Tony Featherstone believes more institutional investment will be just one catalyst forcing smaller listed companies to narrow the governance standards gap with their larger peers.
The governance blowtorch almost always points at the top 200 ASX-listed companies. Collectively worth $1.35 trillion, they account for 85 per cent of the Australian sharemarket’s capitalisation. By comparison, smaller listed companies receive far less governance scrutiny. That could change in 2014. Expect greater pressure for companies outside the S&P/ASX 200 to embrace contemporary governance practices. Nobody wants smaller enterprises to be bogged in compliance, but the gap between governance standards in the ASX 200 and the rest of the market is too large.
That is not to say everything is rosy among the ASX 200. There are always outliers of poor governance. Better alignment between executive pay and performance, greater director and executive diversity and effective succession planning are works in progress for many boards.
Nevertheless, governance standards have improved in the largest listed companies in the past five years. Institutional investors are generally confident in the boards of ASX 100 companies, according to an Australian Council of Superannuation Investors study last year. It is less clear how confident they are in the governance of smaller listed companies. Most studies on board composition and director/executive pay focus on ASX 200 companies. So does the pressure from proxy advisers and institutional investors. But small and mid-size listed companies comprised most of the 2,173 ASX-listed entities in November 2013 by volume, and more money is working its way to this part of the market.
A catalyst for governance change will be the increasing tendency of larger equity funds to invest in mid-size companies, principally those in the top 200-300 range or just beyond. Some institutional investors are looking further afield to find alpha (a return greater than market return) because of the high weighting of the top 20 stocks in the market and higher correlations between price movements. I noticed this trend in the initial public offerings (IPO) rush in the second half of 2013. Equity funds, which normally stick to ASX 200 stocks, took allocations in smaller floats. Typically, such floats are the preserve of specialist small-cap equity managers.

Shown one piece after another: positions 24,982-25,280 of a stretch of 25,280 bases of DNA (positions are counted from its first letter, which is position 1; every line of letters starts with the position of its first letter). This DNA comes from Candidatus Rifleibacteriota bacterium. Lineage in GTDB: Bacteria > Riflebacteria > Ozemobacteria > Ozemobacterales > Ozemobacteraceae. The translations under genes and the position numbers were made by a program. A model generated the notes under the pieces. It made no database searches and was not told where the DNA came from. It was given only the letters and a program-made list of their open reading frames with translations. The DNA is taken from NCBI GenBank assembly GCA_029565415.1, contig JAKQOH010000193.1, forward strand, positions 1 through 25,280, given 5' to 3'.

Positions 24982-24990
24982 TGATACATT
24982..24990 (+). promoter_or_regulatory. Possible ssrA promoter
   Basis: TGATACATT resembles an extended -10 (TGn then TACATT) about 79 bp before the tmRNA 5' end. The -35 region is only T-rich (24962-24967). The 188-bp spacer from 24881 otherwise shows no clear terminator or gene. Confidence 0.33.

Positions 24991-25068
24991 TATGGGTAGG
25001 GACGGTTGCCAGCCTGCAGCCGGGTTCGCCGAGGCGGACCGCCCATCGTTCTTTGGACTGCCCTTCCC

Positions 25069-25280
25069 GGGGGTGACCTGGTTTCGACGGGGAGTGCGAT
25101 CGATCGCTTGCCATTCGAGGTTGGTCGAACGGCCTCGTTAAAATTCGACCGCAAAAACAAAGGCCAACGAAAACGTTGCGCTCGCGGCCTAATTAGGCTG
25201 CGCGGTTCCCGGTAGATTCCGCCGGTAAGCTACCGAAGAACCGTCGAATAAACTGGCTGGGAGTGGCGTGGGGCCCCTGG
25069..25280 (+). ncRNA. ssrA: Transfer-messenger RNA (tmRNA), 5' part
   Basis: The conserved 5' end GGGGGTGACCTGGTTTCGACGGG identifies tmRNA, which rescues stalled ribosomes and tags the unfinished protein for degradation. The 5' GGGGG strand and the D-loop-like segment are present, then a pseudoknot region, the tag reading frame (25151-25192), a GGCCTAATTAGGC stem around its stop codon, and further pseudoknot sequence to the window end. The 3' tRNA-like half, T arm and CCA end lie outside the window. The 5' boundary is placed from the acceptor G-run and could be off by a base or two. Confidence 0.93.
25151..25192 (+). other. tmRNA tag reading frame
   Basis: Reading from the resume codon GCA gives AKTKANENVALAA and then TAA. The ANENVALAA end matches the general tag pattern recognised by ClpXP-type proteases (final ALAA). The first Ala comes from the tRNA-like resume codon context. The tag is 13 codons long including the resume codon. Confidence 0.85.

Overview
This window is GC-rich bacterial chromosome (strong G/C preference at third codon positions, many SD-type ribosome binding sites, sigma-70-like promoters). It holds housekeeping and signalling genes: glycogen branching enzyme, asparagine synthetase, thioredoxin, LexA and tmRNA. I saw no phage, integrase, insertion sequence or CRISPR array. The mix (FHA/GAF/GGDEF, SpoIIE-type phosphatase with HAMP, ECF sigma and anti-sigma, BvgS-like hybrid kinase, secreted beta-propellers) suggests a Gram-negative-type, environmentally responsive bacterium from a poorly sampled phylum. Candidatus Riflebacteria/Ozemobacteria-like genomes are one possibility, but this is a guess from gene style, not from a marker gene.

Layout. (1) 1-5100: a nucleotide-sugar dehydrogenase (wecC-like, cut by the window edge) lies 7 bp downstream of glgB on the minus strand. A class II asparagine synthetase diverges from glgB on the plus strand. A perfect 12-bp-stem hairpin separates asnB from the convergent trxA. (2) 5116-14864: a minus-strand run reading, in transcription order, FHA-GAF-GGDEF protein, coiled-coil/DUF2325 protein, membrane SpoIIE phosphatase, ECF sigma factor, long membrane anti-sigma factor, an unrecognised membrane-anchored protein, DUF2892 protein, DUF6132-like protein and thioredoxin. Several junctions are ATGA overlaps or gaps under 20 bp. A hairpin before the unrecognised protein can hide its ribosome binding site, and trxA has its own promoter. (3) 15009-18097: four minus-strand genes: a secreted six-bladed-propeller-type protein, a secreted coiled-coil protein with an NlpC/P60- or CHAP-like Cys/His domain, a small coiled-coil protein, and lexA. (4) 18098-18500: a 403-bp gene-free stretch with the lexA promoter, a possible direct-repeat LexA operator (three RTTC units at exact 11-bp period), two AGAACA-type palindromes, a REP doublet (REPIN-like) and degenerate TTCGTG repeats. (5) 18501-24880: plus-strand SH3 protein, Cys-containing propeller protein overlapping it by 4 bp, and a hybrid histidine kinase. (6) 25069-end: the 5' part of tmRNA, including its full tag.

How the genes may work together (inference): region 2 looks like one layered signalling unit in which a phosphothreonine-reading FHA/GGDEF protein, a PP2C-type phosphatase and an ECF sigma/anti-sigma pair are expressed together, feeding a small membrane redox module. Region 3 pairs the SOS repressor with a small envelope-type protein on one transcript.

Larger fund managers investing in stocks outside the ASX 200 will not lead to a sudden lift in small company governance, but as institutional money flows further down the market, more sophisticated funds will demand higher governance standards. This is already happening. BlackRock and other giant asset managers that invest in large and small listed companies devote considerable resources to analyse governance practices and policies, and ensure sufficient stakeholder engagement.
It must be confronting for the board of, say, a small Perth-based minerals explorer to have a global asset manager question its board composition, executive pay, capital management and policies on issues such as bribery and corruption for its emerging market operations.
Another source of governance pressure for small companies is the trend of “cornerstoning” in capital raisings. A feature of last year’s IPO market was stock going to fewer fund managers in several offers; sometimes just a few gobbled up most of the available allocation.
Also, shareholder activism is rising. Some funds are aggressively pursuing companies they believe disregard shareholder interests. Smaller listed companies that still behave as if they are private family businesses are an easy target.
The rise of litigation funding and shareholder class actions is another threat for smaller companies with poor governance. Although such actions usually target large companies, some small listed companies have been pursued – the $40-million action against Cash Converters International, launched in October, was an example.
In fairness, many boards outside the ASX 200 strive for excellent governance. About 97 per cent of ASX 201-500 companies and 92 per cent of ASX 501+ companies have established a diversity policy or explained why not, according to an ASX study last year. Also, lifting the equity capital-raising threshold for smaller companies has caused few problems so far. Shareholders rejected hardly any resolutions on this issue in the recent AGM season. In August 2012, the ASX allowed small and mid-cap companies with a market capitalisation of $300 million or less to issue another 10 per cent of their issued capital (at a maximum 25 per cent discount to the market price) within 12 months of shareholder approval.
Another good sign is fewer “second strikes” and the passing of “spill” resolutions under the two-strikes rule than expected, despite too many shareholder activists and mischief makers using this rule for their agenda.
Although there are good signs, smaller listed companies need to narrow the governance gap with their larger peers. True, smaller companies have fewer internal resources and less governance expertise. But too many use their size as an excuse. Companies worth hundreds of millions of dollars have no excuse for antiquated governance policies and practices. Governance trends usually start with the top 50 companies and work their way down. I would crudely say best practice extends just beyond the ASX 200. It needs to filter through the top 500 listed companies in a hurry as institutional investors entrust more funds in this part of the market and rightly demand boards demonstrate strong, contemporary governance practices.
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